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13 minutes ago, Tony1 said:

f I'd had to go further I'd have used my bike, but can you carry 10 or 20 litres of petrol in a jerrycan within a backpack? Do they allow that?

I don't know about allow. I do know that 20 litres of diesel in jerry can in a backpack on a push bike is not terribly stable to cycle. Was very glad it was only a few miles!

Jen

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3 minutes ago, Alan de Enfield said:

 

The transport of fuels law allows to carry as much diesel as you want, it is very different with petrol where the law limits you to 30 litres and specifies the type /size / number of containers that can be used.

 

Each garage can have its own rules as long as they are no less strict than the law - it is quite possible that the particular garage you used had a 'house rule' of no more than 10 litres in a container.

 

The law :

 

Petrol Storage On Boats

 

https://www.hse.gov.uk/fireandexplosion/petrol-storage-club-association.htm

 

You can store up to 30 litres of petrol at home or at non-workplace premises without informing your local Petroleum Enforcement Authority (PEA).

You can store it in:

suitable portable metal or plastic containers

one demountable fuel tank

a combination of the above as long as no more than 30 litres is kept

For these purposes 'premises' are as defined in the Health and Safety Work Act, etc. 1974 and includes, for example, motor vehicles, boats and aircraft.

 

What containers can I use to store petrol?

The legislation allows you to store petrol in the following containers:

plastic containers storing up to 10 litres

metal containers storing up to 20 litres

demountable fuel tank up to 30 litres

Suitable portable containers are defined in Schedule 2 (para 6) and Schedule 3 of the regulations. UN approved containers are an example of such containers.

More detailed information on portable petrol storage containers (PDF) - Portable Document Format is available.

 

Does the petrol in the fuel tank of my car count towards the total I can store?

No – the petrol in the fuel tank of your vehicle, including boats and aircraft, does not count when you are calculating the total amount you are storing.

How much petrol can I store on a vehicle?

You can store up to 30 litres of petrol in a maximum of 2 suitable containers in your vehicle.  For the purpose of these Regulations a ‘vehicle’ is interpreted as any type of vehicle so includes boats, aircraft and hovercraft. This type of storage counts towards the total you can store at non workplace premises. Carriage of petrol is covered by the Carriage of Dangerous Goods (CDG) and the European agreement (ADR).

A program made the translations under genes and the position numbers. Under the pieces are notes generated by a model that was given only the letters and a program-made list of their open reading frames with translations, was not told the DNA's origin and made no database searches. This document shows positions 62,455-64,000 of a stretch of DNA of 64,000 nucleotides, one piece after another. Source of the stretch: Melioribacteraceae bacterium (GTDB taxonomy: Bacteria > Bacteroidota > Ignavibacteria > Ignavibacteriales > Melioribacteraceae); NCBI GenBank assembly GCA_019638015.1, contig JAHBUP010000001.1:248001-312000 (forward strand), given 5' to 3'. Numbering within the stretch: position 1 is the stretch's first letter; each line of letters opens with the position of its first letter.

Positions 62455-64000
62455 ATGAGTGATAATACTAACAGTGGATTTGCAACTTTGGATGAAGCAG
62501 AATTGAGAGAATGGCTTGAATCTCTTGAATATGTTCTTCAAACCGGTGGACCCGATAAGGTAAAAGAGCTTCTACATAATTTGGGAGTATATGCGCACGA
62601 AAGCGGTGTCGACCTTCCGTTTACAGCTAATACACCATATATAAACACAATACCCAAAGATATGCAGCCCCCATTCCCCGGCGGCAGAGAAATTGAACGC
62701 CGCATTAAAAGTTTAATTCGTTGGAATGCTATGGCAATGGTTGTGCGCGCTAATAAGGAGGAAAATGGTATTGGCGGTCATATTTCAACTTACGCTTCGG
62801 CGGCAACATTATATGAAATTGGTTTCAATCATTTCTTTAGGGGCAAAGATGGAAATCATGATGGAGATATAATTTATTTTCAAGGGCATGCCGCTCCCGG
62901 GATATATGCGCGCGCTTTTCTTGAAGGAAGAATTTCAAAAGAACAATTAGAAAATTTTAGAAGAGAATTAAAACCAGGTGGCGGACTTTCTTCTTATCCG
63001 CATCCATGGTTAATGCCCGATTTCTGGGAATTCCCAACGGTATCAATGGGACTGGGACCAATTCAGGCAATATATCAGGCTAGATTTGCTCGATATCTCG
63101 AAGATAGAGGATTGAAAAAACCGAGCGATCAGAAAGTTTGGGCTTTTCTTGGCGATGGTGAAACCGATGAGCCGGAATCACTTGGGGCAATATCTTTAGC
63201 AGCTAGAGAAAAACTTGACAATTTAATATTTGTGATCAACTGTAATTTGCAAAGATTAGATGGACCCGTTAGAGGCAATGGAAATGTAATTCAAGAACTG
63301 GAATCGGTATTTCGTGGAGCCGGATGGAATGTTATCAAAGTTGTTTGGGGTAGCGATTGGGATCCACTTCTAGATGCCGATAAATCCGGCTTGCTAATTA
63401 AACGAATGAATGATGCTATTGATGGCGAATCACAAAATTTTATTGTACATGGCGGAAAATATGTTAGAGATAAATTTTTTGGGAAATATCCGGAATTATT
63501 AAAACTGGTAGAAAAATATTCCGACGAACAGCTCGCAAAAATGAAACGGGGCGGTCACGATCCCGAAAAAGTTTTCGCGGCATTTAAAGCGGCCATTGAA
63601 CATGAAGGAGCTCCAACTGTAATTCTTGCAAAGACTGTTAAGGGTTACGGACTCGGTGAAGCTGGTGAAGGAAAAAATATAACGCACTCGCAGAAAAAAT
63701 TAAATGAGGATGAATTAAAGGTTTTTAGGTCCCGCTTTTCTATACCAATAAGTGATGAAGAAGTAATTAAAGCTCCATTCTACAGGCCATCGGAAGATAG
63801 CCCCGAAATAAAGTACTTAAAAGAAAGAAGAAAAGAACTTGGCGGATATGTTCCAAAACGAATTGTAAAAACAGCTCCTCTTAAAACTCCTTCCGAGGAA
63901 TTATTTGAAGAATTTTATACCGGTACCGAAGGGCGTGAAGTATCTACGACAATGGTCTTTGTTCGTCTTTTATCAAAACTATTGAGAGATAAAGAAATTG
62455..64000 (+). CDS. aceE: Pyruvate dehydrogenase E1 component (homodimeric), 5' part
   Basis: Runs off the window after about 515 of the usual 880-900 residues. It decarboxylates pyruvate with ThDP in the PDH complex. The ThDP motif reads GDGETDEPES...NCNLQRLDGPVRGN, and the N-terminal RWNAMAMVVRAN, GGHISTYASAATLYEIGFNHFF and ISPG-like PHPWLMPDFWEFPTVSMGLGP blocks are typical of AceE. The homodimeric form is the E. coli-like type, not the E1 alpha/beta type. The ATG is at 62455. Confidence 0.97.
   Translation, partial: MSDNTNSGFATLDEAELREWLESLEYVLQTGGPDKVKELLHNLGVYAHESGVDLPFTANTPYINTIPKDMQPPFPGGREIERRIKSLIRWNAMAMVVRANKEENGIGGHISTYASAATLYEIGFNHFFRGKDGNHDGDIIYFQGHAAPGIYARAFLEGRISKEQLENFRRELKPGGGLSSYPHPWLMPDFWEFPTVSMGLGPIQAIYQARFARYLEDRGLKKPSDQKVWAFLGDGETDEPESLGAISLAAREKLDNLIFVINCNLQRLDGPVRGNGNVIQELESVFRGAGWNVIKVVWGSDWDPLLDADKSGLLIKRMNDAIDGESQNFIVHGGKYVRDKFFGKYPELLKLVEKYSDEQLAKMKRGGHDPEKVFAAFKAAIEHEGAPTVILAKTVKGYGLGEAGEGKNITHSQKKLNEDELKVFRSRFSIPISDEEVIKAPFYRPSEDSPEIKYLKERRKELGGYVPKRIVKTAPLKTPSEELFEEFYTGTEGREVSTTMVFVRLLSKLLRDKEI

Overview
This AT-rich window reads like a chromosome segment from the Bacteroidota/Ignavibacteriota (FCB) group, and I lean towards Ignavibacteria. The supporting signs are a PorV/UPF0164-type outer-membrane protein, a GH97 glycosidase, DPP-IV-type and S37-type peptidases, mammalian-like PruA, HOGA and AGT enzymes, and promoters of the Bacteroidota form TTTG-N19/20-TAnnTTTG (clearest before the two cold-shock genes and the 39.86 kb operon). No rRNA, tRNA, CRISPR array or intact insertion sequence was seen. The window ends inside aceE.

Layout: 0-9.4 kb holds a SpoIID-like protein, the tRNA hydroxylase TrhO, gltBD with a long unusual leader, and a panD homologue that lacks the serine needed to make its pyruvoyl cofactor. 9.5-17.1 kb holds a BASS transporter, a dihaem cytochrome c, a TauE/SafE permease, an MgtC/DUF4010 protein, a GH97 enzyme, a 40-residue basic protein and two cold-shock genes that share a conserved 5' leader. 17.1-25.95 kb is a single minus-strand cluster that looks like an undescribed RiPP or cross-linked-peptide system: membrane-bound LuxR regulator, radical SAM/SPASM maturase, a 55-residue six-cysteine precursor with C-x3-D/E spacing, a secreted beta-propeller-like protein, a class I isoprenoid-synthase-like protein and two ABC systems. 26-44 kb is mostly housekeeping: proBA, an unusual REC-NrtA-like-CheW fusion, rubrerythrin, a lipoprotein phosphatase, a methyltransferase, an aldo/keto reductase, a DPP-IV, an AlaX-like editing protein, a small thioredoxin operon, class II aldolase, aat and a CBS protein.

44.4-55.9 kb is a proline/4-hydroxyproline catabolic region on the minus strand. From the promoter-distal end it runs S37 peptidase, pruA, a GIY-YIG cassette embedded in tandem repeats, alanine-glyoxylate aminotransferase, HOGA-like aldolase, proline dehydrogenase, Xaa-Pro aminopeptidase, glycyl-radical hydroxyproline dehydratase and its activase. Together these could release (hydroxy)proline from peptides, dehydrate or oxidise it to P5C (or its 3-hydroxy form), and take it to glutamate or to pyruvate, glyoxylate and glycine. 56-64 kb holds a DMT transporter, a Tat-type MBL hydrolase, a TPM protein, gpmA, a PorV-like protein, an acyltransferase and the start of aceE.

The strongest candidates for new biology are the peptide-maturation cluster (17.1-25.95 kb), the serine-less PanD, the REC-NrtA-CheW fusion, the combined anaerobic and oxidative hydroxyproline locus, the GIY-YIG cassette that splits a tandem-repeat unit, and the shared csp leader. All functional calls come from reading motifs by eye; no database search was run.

Thanks Alan, I suspected it was an over-zealous forecourt attendant or local rule, but the bottom line is that you turn up on your bike with yuor fuel can, and you follow the local rules. 

we sort of got round round it by making two 'visits' one after the other, but if the young man he decided to be difficult, we'd have had to accept it.

Such is life when you turn up on a bicycle carrying a petrol can, I guess.

 

As a liveaboard, I'm starting to become more accustomed to sacrificing my sense of social norms and embarrassments in order to get a particular logistical task done.

For example, using my shopping trolley for the first time (at an age that I consider to be about 2 decades premature) was an embarrassing but significant milestone in my development as a boater.  

My bike trailer was another step forwards. Oddly enough, in suburban London not a glance would have been turned, but hauling it back from a Tesco in rural Shropshire I did feel slightly odd. 

 

 

 

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6 minutes ago, Jen-in-Wellies said:

I don't know about allow. I do know that 20 litres of diesel in jerry can in a backpack on a push bike is not terribly stable to cycle. Was very glad it was only a few miles!

Jen

 

Cheers Jen, I use a monstrous 65 litre hiking backpack for shopping, so if I had to get petrol for a GRP boat (or, God forbid, I had to fetch diesel for my own boat), I could certainly do that.

 

I routinely carry 30kg of shopping in the backpack on my bike, so 20 litres of diesel wouldn't worry me at all.

But I suppose in a GRP cruiser you'd want to have a dedicated fuel rucksack, because no matter what you did, I bet the smell would permeate it, and make it no good for shopping.

 

 

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5 minutes ago, Tony1 said:

I routinely carry 30kg of shopping in the backpack on my bike,

I don't do that sort of thing any more, if I can help it. Now have a bike trailer for the big shop as I was concerned about the cumulative spinal damage!